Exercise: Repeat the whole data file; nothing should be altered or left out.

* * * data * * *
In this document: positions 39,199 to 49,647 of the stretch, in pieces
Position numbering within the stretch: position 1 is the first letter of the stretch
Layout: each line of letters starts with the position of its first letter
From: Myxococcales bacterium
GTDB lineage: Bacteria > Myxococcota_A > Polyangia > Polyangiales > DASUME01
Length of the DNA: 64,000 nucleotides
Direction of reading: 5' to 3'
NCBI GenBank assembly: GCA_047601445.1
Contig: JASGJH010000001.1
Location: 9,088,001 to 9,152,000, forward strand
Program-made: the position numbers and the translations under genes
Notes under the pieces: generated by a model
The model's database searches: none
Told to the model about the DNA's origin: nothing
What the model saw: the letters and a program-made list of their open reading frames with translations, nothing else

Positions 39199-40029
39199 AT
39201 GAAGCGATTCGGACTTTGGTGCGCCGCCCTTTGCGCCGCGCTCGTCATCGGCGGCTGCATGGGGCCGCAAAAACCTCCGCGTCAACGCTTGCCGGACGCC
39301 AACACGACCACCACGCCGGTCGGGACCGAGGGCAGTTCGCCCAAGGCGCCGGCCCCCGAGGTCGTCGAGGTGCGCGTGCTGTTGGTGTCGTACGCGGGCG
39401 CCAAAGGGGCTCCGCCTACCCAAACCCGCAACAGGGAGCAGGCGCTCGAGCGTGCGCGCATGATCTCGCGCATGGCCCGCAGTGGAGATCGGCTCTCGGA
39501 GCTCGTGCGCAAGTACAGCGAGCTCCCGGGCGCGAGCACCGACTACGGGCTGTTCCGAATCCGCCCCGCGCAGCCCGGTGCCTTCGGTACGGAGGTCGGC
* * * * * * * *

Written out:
In this document: positions 39,199 to 49,647 of the stretch, in pieces
Position numbering within the stretch: position 1 is the first letter of the stretch
Layout: each line of letters starts with the position of its first letter
From: Myxococcales bacterium
GTDB lineage: Bacteria > Myxococcota_A > Polyangia > Polyangiales > DASUME01
Length of the DNA: 64,000 nucleotides
Direction of reading: 5' to 3'
NCBI GenBank assembly: GCA_047601445.1
Contig: JASGJH010000001.1
Location: 9,088,001 to 9,152,000, forward strand
Program-made: the position numbers and the translations under genes
Notes under the pieces: generated by a model
The model's database searches: none
Told to the model about the DNA's origin: nothing
What the model saw: the letters and a program-made list of their open reading frames with translations, nothing else

Positions 39199-40029
39199 AT
39201 GAAGCGATTCGGACTTTGGTGCGCCGCCCTTTGCGCCGCGCTCGTCATCGGCGGCTGCATGGGGCCGCAAAAACCTCCGCGTCAACGCTTGCCGGACGCC
39301 AACACGACCACCACGCCGGTCGGGACCGAGGGCAGTTCGCCCAAGGCGCCGGCCCCCGAGGTCGTCGAGGTGCGCGTGCTGTTGGTGTCGTACGCGGGCG
39401 CCAAAGGGGCTCCGCCTACCCAAACCCGCAACAGGGAGCAGGCGCTCGAGCGTGCGCGCATGATCTCGCGCATGGCCCGCAGTGGAGATCGGCTCTCGGA
39501 GCTCGTGCGCAAGTACAGCGAGCTCCCGGGCGCGAGCACCGACTACGGGCTGTTCCGAATCCGCCCCGCGCAGCCCGGTGCCTTCGGTACGGAGGTCGGC